It was not long before Tubbs appeared. The stylish student was faultlessly attired, in light trousers, dark Prince Albert coat, white vest, spats, and a silk hat. In one hand he carried a cane and in the other the box of candy.
"My, but we are some swell!" murmured Sam.
"He ought to pose for a fashion magazine," returned Tom. "Keep back, fellows, or he'll spot us!" And he pulled those nearest to him behind some shrubbery.
William Philander passed them and they followed at a safe distance in the darkness. The dudish student headed directly for the house at which Miss Clarabel Ruggles was stopping, and the others saw him ascend the front piazza and ring the bell. A servant ushered him in, and the boys saw the light turned up in a parlor.
"Come on and see the fun," said Tom, and led the way across a lawn. The curtains to the parlor windows were half up, so they could look into the room with ease. One window was partly open for ventilation.
They saw William Philander sitting in a chair, the box of candy on his lap. Presently Clarabel Ruggles came in, attired in an elaborate evening gown. Tubbs at once arose to his feet and, bowing very low, accepted her hand, which was held on high. Then the dudish student said something and offered the box of candy.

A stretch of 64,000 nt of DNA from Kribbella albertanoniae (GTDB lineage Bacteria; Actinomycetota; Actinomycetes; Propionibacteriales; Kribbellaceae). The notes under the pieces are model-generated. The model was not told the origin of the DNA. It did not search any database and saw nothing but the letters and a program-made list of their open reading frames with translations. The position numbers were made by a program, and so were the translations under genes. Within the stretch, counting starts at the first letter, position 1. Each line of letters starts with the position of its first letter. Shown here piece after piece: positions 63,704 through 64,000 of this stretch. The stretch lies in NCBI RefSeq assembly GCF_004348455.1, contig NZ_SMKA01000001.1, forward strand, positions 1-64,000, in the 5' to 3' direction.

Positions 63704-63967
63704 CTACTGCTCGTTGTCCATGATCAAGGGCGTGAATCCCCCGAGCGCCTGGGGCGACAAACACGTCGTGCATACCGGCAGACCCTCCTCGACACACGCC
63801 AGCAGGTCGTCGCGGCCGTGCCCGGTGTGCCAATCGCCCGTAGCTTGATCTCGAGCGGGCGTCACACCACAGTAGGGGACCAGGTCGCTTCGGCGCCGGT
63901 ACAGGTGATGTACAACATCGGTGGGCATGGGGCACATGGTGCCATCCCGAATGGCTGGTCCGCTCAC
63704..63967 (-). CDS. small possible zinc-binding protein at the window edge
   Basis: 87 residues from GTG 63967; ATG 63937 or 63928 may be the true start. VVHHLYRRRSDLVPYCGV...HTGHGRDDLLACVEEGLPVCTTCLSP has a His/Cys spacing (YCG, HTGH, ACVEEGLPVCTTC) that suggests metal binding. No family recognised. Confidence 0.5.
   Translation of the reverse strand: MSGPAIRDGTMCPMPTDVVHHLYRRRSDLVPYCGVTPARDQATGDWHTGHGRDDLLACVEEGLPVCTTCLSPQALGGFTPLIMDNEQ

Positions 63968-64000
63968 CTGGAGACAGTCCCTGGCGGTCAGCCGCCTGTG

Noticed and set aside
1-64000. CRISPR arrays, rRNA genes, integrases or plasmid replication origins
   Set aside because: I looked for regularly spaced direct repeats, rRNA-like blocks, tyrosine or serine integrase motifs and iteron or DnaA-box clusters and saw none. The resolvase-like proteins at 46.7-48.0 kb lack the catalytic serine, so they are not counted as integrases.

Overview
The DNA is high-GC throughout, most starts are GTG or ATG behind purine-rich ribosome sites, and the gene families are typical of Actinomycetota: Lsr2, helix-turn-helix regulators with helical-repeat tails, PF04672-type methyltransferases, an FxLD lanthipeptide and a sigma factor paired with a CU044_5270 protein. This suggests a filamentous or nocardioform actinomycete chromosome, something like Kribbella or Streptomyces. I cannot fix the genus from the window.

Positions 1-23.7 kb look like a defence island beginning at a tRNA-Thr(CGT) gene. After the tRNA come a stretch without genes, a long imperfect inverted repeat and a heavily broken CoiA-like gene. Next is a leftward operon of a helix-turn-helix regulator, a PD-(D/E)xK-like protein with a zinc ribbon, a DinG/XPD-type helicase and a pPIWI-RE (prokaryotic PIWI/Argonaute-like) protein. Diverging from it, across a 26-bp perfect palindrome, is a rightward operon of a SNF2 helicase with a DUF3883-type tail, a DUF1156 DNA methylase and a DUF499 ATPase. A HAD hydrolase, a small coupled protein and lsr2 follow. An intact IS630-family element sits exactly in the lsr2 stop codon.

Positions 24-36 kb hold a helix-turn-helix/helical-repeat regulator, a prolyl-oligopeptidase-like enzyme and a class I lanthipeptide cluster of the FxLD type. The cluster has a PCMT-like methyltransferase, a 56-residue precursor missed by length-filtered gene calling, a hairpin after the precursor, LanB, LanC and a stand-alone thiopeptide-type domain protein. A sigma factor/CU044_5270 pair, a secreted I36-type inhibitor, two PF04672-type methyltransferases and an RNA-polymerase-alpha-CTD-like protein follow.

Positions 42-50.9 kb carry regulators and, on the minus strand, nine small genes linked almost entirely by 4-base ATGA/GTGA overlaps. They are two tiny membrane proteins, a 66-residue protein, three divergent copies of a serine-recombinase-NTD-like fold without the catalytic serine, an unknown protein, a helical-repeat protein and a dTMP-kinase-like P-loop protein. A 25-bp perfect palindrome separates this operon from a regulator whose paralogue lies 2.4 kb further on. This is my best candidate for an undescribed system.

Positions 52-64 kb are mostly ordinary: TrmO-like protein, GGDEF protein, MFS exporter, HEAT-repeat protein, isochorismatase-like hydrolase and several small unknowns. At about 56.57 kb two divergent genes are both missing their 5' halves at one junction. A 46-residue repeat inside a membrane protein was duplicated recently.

"Oh, is this really for me!" those outside heard the young lady cry, the words coming through the partly open window.
"No, he bought it for the cat!" murmured Tom, and at this the others had to snicker.
"A-- er-- a slight token of my regard, don't you know," said William Philander, with a flourish.
"So kind of you, Mr. Tubbs!" The girl gazed hungrily at the box. "Shall I open it now?"
"If you wish to," answered the dudish student, gallantly.
"I will-- and you shall have a share of the candy," said the young lady, and quickly drew off the ribbon and paper. "Oh, my, how perfectly delicious!" she murmured. "Oh, Mr. Tubbs, how could you guess just the kind I like!"
"Help yourself, my dear Miss Ruggles," said Tubbs, as the box was held out. "Ladies first, don't you know," and he smiled sweetly.
She took a candy and he did likewise, and as they ate they talked of various things. Then the box was passed back and forth.
"Yes, I came to see if you would go to the-- er-- to the-- er----" stammered William Philander, and then he came to a dead halt. "Oh, my tooth!" he gasped, suddenly.
"What is it, Mr. Tubbs?"
"I-- er-- I really think I've broken one of my-- er-- teeth, don't you know!" gasped the stylish student. "Oh, dear, that candy is awfully hard!"
"I didn't find it so, Mr. Tubbs. Here, try another piece," answered the young lady, and helped both him and herself. "As you were going to say," she added, with a smile. "Was it that concert that----" She, too, stopped short. "Oh, my!" she gasped.